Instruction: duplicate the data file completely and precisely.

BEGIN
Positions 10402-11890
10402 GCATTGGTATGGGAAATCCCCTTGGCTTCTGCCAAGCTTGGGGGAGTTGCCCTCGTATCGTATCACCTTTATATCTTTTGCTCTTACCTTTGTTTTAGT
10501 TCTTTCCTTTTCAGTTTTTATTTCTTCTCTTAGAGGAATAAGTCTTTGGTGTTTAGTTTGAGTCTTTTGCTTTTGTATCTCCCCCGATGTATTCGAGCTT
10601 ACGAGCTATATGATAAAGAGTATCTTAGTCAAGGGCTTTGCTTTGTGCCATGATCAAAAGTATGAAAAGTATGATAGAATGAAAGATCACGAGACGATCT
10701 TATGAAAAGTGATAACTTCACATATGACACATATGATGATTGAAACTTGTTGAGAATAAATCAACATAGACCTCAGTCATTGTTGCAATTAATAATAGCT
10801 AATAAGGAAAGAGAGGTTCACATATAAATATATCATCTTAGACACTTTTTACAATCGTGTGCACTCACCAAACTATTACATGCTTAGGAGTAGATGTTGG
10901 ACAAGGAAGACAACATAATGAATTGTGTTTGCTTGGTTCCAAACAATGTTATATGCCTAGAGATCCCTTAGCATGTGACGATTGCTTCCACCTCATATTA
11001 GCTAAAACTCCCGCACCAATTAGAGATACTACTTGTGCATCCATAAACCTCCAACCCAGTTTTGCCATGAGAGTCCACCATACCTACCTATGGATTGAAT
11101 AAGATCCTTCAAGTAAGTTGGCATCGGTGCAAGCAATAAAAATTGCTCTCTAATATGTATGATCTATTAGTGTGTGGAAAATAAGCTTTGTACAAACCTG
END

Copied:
Positions 10402-11890
10402 GCATTGGTATGGGAAATCCCCTTGGCTTCTGCCAAGCTTGGGGGAGTTGCCCTCGTATCGTATCACCTTTATATCTTTTGCTCTTACCTTTGTTTTAGT
10501 TCTTTCCTTTTCAGTTTTTATTTCTTCTCTTAGAGGAATAAGTCTTTGGTGTTTAGTTTGAGTCTTTTGCTTTTGTATCTCCCCCGATGTATTCGAGCTT
10601 ACGAGCTATATGATAAAGAGTATCTTAGTCAAGGGCTTTGCTTTGTGCCATGATCAAAAGTATGAAAAGTATGATAGAATGAAAGATCACGAGACGATCT
10701 TATGAAAAGTGATAACTTCACATATGACACATATGATGATTGAAACTTGTTGAGAATAAATCAACATAGACCTCAGTCATTGTTGCAATTAATAATAGCT
10801 AATAAGGAAAGAGAGGTTCACATATAAATATATCATCTTAGACACTTTTTACAATCGTGTGCACTCACCAAACTATTACATGCTTAGGAGTAGATGTTGG
10901 ACAAGGAAGACAACATAATGAATTGTGTTTGCTTGGTTCCAAACAATGTTATATGCCTAGAGATCCCTTAGCATGTGACGATTGCTTCCACCTCATATTA
11001 GCTAAAACTCCCGCACCAATTAGAGATACTACTTGTGCATCCATAAACCTCCAACCCAGTTTTGCCATGAGAGTCCACCATACCTACCTATGGATTGAAT
11101 AAGATCCTTCAAGTAAGTTGGCATCGGTGCAAGCAATAAAAATTGCTCTCTAATATGTATGATCTATTAGTGTGTGGAAAATAAGCTTTGTACAAACCTG